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The Cult of Saints in Late Antiquity

from its origins to circa AD 700, across the entire Christian world

Greek votive inscription on a marble altar table, now in the Louvre Museum, commemorating its offering to *Mary (Mother of Christ, S00033). Unknown provenance, possibly Syria, the territory of Palmyra (central Syria/Phoenicia Libanensis). Probably 6th c.

Evidence ID


Type of Evidence

Inscriptions - Inscribed architectural elements

Inscriptions - Formal inscriptions (stone, mosaic, etc.)

+ ὑπερὶ εὐχῆς Ῥωμανὸς υἱὸς Δανιὴλ κὲ Ἀναστασίου προσφέρι τῇ Θε-
οτόκου Μαρίας ὁρμούμενος ἀπὸ κώμης
Ευαρεων Καδαμων +

'+ As a vow. Romanos, son of Daniel and Anastasios, from the village of Euareia Kadama (?), offers (it) to (the church? or monastery?) of the God-Bearer Mary. +'

Text: Duval, Metzger & Feissel 1996, no. 1.

Cult Places

Cult building - independent (church)

Non Liturgical Activity

Bequests, donations, gifts and offerings

Protagonists in Cult and Narratives

Other lay individuals/ people


A rectangular marble plaque (almost certainly an altar table), broken into 19 conjoining fragments, now in the Louvre. Dimensions of the plaque: W. 0.675 m; L. 1.05 m; Th. 0.012-0.032 m. Dimensions of the inscription: L. 0.40 m; letter height 0.012-0.02 m. The inscription is carved on three sides. The back face is decorated with a carving of a monogram, consisting of a cross, and several letters, certainly Π, Ρ, Ω, and probably Τ.

Acquired by the Museum in 1972, on the antiquities market in Paris. Probably of Syriac origin, the territory of Palmyra, exact provenance unknown. First published in 1996 by Noël Duval and Catherine Metzger with the assistance of Denis Feissel.


The inscription commemorates the offering of the altar table on which it was carved by a certain Romanos. His father's name is Daniel, and his mother's Anastasion - Denis Feissel points out that this is a rare case, when a woman bears a neuter name.

The beneficiary of the offering is a church dedicated to Mary as the God-Bearer. Interestingly, the name of the saint is in the genitive case, but is preceded by the article in the dative form, which apparently refers to the understood word 'church'/ἐκκλησία or 'monastery'/μονή.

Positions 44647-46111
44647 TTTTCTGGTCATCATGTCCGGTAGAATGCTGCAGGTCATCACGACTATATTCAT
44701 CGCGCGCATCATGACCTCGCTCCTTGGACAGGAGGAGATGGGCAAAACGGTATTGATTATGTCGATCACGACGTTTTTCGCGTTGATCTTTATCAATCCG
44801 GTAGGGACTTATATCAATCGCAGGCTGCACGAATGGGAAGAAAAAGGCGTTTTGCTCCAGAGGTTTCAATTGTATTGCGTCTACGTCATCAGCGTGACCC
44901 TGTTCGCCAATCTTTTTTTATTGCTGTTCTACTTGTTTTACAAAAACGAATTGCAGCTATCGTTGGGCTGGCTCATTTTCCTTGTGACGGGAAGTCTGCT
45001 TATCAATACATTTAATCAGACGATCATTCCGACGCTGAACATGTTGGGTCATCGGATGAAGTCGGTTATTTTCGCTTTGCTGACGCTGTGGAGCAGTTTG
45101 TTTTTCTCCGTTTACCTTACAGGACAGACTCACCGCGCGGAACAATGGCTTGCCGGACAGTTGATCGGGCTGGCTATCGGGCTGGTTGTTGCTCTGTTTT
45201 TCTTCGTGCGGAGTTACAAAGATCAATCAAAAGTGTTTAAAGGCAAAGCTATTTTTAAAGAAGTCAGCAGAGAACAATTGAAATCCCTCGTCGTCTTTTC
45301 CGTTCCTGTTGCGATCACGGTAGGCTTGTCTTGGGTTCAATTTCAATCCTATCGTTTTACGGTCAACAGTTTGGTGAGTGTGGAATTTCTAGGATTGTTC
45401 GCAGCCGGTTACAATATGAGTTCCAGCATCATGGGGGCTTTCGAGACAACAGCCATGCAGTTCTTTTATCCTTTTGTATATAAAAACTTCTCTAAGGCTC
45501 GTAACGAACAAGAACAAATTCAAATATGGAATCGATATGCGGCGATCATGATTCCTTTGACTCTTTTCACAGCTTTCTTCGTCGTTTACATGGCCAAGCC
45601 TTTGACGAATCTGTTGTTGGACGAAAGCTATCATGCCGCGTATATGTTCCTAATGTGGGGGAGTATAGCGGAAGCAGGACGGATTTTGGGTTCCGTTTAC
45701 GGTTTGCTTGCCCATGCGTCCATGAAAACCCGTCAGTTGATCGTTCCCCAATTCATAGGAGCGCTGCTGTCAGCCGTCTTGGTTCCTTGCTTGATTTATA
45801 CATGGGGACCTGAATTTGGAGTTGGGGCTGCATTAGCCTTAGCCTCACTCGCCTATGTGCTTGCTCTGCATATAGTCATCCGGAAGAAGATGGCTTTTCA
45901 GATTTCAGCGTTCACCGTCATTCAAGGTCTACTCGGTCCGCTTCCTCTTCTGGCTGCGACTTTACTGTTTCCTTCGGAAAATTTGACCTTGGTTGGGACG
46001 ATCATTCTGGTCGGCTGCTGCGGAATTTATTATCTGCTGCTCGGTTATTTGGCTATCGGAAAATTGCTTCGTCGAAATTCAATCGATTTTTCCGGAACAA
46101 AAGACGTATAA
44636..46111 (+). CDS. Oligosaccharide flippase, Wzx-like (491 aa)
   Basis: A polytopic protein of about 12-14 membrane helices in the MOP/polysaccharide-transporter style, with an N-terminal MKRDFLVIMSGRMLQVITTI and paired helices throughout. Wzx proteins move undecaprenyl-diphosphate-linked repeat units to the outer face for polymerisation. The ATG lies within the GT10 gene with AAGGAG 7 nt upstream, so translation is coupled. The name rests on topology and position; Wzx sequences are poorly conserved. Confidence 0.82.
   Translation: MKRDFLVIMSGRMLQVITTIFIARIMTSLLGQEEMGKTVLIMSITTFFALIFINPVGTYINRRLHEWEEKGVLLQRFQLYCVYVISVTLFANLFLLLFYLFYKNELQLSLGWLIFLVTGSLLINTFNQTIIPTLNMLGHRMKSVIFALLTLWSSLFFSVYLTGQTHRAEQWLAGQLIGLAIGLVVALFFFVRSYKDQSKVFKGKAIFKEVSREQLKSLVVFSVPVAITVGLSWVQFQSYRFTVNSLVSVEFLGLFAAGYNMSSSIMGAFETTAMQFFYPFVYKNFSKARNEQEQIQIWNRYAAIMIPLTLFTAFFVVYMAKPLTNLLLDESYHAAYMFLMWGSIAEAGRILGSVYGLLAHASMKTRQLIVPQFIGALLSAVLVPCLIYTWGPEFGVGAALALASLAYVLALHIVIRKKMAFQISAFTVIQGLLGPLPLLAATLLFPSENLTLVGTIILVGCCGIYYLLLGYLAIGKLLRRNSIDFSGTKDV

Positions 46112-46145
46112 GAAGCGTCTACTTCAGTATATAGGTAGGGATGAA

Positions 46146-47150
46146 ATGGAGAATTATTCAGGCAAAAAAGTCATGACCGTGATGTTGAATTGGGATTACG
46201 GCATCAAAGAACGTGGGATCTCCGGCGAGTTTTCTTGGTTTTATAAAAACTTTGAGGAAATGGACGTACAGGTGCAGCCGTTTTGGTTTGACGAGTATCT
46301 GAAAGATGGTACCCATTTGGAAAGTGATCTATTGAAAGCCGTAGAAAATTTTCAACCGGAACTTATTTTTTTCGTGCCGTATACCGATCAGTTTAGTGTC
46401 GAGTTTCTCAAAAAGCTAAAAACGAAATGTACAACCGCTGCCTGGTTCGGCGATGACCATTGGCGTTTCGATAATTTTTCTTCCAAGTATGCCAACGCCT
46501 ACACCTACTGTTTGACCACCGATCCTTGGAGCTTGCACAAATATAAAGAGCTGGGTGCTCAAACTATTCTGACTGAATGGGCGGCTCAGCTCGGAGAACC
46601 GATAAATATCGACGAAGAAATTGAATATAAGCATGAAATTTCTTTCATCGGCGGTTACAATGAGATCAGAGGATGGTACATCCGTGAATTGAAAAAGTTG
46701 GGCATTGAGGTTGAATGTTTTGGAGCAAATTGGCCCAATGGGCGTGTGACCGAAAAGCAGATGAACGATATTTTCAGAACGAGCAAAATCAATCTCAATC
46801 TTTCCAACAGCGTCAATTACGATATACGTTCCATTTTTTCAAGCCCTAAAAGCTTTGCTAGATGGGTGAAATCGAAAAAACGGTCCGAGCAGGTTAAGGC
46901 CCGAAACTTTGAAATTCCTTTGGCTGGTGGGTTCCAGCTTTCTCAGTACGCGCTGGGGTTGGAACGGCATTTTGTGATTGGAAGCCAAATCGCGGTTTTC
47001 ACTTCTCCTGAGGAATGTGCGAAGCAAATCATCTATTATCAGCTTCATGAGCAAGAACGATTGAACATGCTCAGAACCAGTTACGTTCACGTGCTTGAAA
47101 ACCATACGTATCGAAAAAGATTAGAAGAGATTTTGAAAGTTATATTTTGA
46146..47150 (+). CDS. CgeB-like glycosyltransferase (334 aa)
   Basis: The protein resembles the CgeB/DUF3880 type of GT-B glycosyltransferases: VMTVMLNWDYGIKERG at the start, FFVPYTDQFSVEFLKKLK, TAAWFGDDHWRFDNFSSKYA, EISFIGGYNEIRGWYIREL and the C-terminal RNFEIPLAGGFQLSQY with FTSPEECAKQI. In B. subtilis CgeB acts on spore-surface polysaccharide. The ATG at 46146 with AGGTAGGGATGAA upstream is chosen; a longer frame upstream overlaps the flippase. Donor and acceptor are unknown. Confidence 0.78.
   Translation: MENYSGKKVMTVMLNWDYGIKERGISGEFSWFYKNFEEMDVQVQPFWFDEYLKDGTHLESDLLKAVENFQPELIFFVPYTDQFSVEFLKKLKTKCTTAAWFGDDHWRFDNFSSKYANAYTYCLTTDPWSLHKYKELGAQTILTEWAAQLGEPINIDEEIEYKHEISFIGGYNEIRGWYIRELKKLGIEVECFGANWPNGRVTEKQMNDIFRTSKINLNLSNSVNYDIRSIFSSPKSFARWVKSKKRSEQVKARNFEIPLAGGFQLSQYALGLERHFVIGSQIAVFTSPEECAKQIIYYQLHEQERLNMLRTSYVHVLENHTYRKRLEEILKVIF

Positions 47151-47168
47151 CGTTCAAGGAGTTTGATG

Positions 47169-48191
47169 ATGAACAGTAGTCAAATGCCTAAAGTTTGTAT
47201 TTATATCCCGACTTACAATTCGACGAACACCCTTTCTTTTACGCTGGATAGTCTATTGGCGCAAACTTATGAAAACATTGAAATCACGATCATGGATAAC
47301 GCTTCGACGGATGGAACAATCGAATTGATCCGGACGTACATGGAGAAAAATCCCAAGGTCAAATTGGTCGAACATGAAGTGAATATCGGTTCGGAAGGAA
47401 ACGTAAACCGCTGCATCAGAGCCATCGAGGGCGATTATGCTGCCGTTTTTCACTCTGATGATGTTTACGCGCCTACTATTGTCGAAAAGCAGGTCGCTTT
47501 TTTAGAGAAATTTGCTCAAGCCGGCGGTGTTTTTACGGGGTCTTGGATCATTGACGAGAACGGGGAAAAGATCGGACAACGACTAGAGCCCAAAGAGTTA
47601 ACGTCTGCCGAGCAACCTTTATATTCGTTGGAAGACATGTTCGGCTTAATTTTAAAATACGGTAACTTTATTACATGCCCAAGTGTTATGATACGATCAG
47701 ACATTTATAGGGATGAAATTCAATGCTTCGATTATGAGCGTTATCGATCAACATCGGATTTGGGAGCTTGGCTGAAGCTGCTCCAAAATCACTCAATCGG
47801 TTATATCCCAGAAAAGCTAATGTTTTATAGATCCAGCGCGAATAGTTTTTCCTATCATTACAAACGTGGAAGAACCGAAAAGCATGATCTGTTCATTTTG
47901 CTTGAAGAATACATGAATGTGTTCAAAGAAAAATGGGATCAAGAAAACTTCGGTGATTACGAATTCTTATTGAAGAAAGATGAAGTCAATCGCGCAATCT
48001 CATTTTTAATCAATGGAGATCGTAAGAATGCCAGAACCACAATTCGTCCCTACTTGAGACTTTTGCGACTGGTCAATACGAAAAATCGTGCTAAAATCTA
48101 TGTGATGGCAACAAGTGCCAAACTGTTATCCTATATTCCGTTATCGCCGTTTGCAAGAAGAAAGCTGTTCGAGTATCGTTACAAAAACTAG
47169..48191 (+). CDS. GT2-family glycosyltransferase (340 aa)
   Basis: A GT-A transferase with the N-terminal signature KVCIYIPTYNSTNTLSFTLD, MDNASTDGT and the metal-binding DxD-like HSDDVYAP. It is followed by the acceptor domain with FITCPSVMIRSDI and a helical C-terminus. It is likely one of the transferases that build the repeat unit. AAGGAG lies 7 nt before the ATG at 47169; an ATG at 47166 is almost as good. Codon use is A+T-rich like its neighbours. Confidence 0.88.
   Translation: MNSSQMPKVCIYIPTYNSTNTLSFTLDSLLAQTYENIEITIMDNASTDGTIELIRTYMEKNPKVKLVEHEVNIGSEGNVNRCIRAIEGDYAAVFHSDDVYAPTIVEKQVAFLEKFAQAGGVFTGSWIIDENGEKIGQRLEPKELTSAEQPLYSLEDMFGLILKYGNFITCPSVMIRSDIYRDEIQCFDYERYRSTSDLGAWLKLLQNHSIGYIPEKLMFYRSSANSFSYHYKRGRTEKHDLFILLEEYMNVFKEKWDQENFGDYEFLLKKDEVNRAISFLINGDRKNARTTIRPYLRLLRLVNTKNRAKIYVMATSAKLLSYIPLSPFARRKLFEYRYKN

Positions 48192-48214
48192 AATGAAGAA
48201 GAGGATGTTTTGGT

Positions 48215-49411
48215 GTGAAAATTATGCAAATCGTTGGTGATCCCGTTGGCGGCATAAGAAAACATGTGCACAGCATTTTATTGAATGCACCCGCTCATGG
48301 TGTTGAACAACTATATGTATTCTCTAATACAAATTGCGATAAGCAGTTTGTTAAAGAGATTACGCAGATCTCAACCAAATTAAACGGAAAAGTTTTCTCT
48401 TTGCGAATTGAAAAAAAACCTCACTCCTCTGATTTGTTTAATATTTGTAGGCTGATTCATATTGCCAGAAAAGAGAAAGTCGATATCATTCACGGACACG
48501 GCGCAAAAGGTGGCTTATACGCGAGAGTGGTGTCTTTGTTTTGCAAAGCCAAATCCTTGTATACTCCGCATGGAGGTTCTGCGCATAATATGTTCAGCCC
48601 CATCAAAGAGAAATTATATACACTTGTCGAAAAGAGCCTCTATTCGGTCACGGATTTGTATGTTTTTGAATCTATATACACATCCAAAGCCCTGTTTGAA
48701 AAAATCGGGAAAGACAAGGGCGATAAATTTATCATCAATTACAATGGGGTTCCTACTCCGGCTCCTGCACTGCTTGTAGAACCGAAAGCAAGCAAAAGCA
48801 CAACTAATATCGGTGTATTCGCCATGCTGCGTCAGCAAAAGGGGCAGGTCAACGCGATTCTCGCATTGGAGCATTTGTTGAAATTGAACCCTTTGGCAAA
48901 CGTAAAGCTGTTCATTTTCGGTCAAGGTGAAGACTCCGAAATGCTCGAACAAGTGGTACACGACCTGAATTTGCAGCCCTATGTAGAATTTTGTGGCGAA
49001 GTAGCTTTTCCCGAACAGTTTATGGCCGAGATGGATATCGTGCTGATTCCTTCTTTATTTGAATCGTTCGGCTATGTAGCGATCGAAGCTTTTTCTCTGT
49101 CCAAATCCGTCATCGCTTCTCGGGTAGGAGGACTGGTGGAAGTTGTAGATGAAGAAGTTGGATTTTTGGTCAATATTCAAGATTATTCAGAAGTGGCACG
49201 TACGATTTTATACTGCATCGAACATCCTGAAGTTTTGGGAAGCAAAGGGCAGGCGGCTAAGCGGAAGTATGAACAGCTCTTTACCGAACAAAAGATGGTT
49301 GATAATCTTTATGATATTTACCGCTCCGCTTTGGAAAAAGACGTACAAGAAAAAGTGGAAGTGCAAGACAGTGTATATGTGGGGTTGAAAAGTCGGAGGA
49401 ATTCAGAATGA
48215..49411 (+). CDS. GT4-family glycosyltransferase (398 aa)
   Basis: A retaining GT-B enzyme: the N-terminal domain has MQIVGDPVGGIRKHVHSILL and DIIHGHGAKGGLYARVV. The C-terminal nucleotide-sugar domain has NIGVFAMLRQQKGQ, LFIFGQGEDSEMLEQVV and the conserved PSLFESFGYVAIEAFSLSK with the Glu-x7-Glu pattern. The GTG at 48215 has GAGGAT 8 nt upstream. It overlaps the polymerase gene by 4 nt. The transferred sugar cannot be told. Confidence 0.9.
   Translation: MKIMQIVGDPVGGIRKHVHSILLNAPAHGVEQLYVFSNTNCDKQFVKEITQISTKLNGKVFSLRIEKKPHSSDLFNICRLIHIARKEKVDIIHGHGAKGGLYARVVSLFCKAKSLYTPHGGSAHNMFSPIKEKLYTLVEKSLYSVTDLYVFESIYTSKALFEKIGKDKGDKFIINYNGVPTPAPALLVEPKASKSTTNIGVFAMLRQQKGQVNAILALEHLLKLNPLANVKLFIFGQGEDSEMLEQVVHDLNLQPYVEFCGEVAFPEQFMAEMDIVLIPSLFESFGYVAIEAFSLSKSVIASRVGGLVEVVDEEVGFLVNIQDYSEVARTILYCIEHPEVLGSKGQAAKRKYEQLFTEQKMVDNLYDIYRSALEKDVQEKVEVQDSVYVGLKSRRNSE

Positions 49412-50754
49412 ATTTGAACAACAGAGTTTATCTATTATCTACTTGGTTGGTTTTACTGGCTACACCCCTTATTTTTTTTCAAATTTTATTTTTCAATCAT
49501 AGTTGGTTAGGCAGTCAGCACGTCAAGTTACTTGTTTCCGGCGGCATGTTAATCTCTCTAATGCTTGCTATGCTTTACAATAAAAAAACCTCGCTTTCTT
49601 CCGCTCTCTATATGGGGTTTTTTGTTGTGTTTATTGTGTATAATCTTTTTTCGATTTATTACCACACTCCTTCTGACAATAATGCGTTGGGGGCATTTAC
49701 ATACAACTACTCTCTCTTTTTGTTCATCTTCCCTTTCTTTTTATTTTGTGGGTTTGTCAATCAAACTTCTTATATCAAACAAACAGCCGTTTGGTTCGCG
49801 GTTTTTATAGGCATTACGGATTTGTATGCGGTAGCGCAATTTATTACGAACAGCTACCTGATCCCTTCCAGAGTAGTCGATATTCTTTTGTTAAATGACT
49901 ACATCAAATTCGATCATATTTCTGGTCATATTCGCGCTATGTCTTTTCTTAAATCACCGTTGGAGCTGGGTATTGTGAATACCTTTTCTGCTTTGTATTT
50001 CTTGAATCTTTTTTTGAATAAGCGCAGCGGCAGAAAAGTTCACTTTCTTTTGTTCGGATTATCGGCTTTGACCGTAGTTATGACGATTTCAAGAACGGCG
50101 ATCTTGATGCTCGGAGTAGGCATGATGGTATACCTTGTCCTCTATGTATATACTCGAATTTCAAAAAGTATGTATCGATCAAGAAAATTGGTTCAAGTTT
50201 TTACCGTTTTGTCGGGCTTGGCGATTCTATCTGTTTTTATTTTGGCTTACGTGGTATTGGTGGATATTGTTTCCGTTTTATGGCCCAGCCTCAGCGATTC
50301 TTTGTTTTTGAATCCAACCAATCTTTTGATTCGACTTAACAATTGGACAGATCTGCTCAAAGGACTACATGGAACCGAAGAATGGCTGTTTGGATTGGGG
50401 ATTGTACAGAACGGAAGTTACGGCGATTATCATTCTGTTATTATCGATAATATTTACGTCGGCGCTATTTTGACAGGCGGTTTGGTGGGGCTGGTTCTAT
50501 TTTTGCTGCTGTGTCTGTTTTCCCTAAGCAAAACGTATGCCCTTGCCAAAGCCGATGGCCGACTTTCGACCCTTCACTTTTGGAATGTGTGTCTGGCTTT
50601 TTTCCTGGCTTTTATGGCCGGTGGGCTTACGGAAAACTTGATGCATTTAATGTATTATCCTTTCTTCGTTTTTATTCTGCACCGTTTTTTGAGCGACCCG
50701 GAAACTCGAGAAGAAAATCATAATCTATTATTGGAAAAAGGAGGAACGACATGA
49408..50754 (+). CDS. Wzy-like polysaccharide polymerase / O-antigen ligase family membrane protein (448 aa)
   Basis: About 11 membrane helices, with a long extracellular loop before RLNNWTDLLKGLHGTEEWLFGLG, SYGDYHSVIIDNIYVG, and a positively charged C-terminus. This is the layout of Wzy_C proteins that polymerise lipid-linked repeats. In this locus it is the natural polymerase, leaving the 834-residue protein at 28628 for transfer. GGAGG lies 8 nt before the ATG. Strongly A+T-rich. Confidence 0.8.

The name of the village of the donor is otherwise unattested. Its nominative form is probably Euareia Kadama or Euareis Kadama. The editors recognised the Semitic roots in this Greek name:
hwr / 'white' and qdm / 'old', thus the name of the village might literally mean 'Euareia (the White Village) the old one'. A certain Hawarin/Euareia/Aueria was a bishopric in the territory of Palmyra, and the village of Akadama lay in the same area. Though none of them is likely to be identical with our village, the latter must have been situated in the region, where similar naming habits were used (central or north Syria).

Dating: the editors dated the object to the 6th c., based on the form of letters and contents of the text.


Duval, N., Metzger, C., Feissel, D., "Tables et reliquaires du Louvre", Zbornik Narodnog Muzeja u Beogradu 16 (1996), 311-314, no. 1.

Reference works:
Bulletin épigraphique (1997), 631.

Chroniques d'épigraphie byzantine, 563.

Supplementum Epigraphicum Graecum 46, 2230; 55, 1929.


Drawing of the plaque; from: Duval, Metzger & Feissel 1996, no. 1.

Inscription; from: Duval, Metzger & Feissel 1996, no. 1.

Monogram; from: Duval, Metzger & Feissel 1996, no. 1.

Record Created By

Paweł Nowakowski

Date Last Modified


Related Saint Records
IDNameName in SourceIdentity
S00033Mary, Mother of ChristΜαρίαCertain

Please quote this record referring to its author, database name, number, and, if possible, stable URL:
Paweł Nowakowski, Cult of Saints, E01642 -